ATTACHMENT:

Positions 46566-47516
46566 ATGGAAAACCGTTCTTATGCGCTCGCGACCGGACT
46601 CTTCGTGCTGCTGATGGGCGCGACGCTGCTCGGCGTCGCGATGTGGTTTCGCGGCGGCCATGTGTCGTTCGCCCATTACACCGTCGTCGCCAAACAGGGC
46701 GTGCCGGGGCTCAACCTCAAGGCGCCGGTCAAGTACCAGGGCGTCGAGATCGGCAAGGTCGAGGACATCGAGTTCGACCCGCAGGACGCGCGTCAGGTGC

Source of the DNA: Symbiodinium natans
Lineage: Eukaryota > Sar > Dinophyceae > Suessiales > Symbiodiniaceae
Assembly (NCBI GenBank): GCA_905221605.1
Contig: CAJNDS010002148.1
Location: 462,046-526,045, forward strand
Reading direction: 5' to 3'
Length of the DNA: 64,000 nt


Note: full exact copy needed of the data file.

Positions 46566-47516
46566 ATGGAAAACCGTTCTTATGCGCTCGCGACCGGACT
46601 CTTCGTGCTGCTGATGGGCGCGACGCTGCTCGGCGTCGCGATGTGGTTTCGCGGCGGCCATGTGTCGTTCGCCCATTACACCGTCGTCGCCAAACAGGGC
46701 GTGCCGGGGCTCAACCTCAAGGCGCCGGTCAAGTACCAGGGCGTCGAGATCGGCAAGGTCGAGGACATCGAGTTCGACCCGCAGGACGCGCGTCAGGTGC

Source of the DNA: Symbiodinium natans
Lineage: Eukaryota > Sar > Dinophyceae > Suessiales > Symbiodiniaceae
Assembly (NCBI GenBank): GCA_905221605.1
Contig: CAJNDS010002148.1
Location: 462,046-526,045, forward strand
Reading direction: 5' to 3'
Length of the DNA: 64,000 nt